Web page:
Kidney functions as blood filtering organ during excretion process and thereby it become a target organ for most of the toxic substances enter into the systemic circulation of our body. Renal impairment may be associated with many other health ailments and thereby the adverse effects of lifestyle factors on renal function have gained special interest of researcher. Tobacco is also considered as one of the particular risk factor for renal disorders. The adverse effects of smokeless tobacco on kidney structure and functions are well evident from several studies (Kumari and Dutta, 2012; Kumari et al., 2013; Cheekuramelli et al., 2014). Although, a few report is available regarding the protective role of plant based remedies against smokeless tobacco induced toxicity.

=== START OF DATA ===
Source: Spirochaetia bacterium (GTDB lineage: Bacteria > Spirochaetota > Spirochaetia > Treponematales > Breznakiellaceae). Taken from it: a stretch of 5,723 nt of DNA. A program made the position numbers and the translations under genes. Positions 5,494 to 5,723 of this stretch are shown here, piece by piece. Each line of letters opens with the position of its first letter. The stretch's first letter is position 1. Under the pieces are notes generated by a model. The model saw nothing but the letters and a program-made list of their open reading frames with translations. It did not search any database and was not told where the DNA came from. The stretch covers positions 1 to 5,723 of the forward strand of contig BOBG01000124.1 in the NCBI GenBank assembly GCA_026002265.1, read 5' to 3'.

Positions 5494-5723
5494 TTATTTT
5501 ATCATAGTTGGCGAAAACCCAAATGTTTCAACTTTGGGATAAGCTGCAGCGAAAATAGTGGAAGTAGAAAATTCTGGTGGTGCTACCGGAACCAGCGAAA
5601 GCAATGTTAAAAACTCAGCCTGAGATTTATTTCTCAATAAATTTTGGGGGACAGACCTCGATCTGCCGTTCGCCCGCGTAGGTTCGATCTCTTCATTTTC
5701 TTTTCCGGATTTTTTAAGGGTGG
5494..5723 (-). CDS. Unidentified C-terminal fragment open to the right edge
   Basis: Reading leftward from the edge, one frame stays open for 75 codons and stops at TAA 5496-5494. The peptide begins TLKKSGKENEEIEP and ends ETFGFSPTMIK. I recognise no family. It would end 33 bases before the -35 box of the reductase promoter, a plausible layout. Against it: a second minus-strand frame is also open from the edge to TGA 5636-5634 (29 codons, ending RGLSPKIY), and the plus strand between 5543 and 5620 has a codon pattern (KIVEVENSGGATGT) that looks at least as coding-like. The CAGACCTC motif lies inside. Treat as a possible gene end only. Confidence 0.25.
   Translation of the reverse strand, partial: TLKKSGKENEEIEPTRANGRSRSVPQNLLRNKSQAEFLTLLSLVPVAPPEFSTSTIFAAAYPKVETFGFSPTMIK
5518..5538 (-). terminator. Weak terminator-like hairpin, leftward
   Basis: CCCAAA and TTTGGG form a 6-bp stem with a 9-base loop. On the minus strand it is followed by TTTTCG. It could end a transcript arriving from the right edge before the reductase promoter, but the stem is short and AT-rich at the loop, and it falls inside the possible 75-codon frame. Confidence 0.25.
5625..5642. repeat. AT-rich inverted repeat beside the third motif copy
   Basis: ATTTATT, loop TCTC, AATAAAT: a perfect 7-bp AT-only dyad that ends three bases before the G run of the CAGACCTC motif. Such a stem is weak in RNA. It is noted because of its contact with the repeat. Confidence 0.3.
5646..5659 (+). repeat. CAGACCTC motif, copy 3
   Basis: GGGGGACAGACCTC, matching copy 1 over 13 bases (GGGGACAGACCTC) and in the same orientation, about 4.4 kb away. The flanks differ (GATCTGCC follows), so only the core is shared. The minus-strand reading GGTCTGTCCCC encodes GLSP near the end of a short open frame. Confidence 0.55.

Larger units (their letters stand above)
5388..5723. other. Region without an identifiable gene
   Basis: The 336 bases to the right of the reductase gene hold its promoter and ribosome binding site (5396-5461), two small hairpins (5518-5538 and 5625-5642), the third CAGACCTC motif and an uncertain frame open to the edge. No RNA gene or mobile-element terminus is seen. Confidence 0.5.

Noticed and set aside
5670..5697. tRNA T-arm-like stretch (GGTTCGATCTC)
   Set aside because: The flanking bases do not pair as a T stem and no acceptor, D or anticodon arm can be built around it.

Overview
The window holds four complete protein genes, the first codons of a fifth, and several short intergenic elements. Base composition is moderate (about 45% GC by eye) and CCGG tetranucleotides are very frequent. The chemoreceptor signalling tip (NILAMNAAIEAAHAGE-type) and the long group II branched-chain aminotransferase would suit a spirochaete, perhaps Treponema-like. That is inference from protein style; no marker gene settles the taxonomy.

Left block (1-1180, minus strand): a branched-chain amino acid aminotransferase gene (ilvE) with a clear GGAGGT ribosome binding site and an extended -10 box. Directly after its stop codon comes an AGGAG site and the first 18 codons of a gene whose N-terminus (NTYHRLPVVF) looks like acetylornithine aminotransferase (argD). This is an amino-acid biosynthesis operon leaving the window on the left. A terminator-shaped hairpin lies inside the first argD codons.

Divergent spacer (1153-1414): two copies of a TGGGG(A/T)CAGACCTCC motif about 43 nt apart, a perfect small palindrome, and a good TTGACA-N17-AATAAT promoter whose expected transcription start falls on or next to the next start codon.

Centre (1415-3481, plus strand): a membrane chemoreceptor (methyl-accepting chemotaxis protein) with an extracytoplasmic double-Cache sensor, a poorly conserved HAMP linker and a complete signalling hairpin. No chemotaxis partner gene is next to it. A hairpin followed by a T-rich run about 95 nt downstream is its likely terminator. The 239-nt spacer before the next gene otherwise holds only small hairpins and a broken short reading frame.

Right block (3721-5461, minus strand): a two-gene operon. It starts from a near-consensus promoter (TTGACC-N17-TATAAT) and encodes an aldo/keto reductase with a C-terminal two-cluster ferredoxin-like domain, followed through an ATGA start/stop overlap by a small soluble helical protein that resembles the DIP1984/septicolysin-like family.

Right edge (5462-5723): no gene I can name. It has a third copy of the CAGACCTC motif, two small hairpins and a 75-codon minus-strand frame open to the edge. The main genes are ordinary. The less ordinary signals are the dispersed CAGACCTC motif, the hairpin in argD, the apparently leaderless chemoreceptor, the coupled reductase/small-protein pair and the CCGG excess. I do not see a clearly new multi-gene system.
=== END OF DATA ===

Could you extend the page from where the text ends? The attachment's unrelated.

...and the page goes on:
At present, plant based traditional medicines gain keen attraction in the field of therapeutic researches. Due to presence of various beneficial phytochemicals, plants are effectively used to treat numerous diseases. Besides possessing wide range of pharmacogenic properties, plant based medicines also shows less or no side effects unlike other synthetic drugs. Owing to its beneficial properties, plants may be considered as remedial or protective measure for several health ailments. Amidst the large variety of useful plants, Aloe vera (Aloe barbadensis Miller.) and Bryophyllum pinnatum are selected for the present experimental study, by reviewing their ethno-botanical importance and role in traditional medicinal system.